It is therefore critical to remember that while communications can certainly cascade along hard reporting lines, they can also cascade functionally, among dotted line reports, and along completely informal interpersonal lines.  Where you are able to build relationships, find out who people are talking to, and what they are hearing.  See whether these relationships can be leveraged to become a living part of the comms process.

The materials you will provide need to resonate with each audience.  That does not mean that every comms piece has to be produced to an extreme level of functional granularity, but rather that nobody should ever directly receive a comms piece and, having read it, think to themselves “Why the hell did they think that I would have any interest in that?”.  Every piece of information that they receive directly from you must have something that is of value to them.  These are busy people.  If they are suspicious of the objectives of the project then any comms piece that they feel wastes their time is a nail in your personal comms coffin.

Don't assume your audience listens when you want it to

Don’t assume your audience will be listening when you want them to listen.

In addition to the comms channels that you select, and these will vary based on your organization, it is important to remember that most stakeholders will at best only glance at the materials you send them at the time they receive them, but will quite possibly want to return to them when they have the time or the inclination to find out more.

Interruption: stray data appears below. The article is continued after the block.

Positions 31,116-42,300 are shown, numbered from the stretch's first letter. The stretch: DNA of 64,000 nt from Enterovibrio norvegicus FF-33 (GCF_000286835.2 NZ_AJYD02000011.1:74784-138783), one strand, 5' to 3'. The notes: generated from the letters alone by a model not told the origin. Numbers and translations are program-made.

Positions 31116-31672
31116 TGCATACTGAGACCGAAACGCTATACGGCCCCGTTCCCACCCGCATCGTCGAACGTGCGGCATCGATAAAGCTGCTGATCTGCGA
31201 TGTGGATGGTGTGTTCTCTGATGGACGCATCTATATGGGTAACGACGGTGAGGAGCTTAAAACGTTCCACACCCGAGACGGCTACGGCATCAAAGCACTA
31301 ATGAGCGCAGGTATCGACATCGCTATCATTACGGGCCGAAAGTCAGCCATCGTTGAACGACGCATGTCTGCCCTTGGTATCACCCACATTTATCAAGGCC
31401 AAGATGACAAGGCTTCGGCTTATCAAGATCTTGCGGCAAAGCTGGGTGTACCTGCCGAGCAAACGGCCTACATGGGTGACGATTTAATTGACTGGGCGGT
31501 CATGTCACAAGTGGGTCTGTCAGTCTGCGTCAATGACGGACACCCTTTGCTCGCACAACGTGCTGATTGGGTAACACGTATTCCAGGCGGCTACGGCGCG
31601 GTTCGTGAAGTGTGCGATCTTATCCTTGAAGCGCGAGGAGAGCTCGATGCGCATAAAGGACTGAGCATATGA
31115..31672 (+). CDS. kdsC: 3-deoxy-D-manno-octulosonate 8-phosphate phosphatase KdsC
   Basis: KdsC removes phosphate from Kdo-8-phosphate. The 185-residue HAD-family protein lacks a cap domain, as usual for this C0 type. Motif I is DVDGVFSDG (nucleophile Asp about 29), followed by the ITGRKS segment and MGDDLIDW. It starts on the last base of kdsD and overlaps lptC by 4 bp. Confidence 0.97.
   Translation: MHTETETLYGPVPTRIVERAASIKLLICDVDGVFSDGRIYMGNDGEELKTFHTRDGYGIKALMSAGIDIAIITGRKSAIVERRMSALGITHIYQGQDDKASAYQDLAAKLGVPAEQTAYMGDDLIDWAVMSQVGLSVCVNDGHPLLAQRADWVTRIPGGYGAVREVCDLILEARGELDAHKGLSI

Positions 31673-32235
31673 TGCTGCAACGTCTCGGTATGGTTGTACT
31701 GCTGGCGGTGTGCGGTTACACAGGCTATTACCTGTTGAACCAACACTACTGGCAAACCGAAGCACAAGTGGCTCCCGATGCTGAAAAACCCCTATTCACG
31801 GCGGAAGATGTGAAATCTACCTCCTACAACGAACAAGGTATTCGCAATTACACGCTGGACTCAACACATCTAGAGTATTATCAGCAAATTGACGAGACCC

It is imperative to provide them with a means of accessing these materials in their own time, and making sure that they know where to go to find them.

The internet makes this possible almost without exception.  Everyone you want to interact with will have access to a database, or an intranet site, or a dropbox.  Communicate the location of this information and how it can be accessed consistently.  Make sure they know where to go.  Make sure the only versions of documents that appear in this ‘database’ are the current versions.  Make sure that the database is structured in a manner that makes the relevant information easy to locate.

There are a host of other observations that I could add on this subject, but this post is already quite long and therefore I will add only one further piece of advice.  Please, please, please make an effort to actively seek feedback that can inform the process.

thumb_surveymonkeyFacilities such as ‘Survey Monkey’ make it possible to solicit feedback from widely dispersed groups of stakeholders.  Structuring a survey correctly will allow you to see how well your comms strategy is working, and to get a feel for areas where there are issues to be overcome.

However, it is important to remember that initiating a survey is first and foremost for the purpose of improving the comms process.  Far too many people use it as a means to cover their ass, structuring the questions so as to be able to deflect criticism of the comms process and make themselves look better.

I understand the reason for this – as I believe I recall saying in my first post of this series comms usually gets little of the credit when things go right and the lion’s share of the blame when things go wrong.  However, if you are truly looking to improve the comms process then taking a dispassionate approach to surveys must be paramount.

In the next post, I’m going to be blogging about engagement with Senior Management.  I’ve seen many examples of where this critical element was mismanaged.  But I’ve also seen examples where it was done exceptionally well, and I’ll share some of these experiences in Principle #5.

1 Comment

Posted by on March 2, 2013 in Change Management, Communications


Tags: , , , , , , , , , , , , , ,

%d bloggers like this: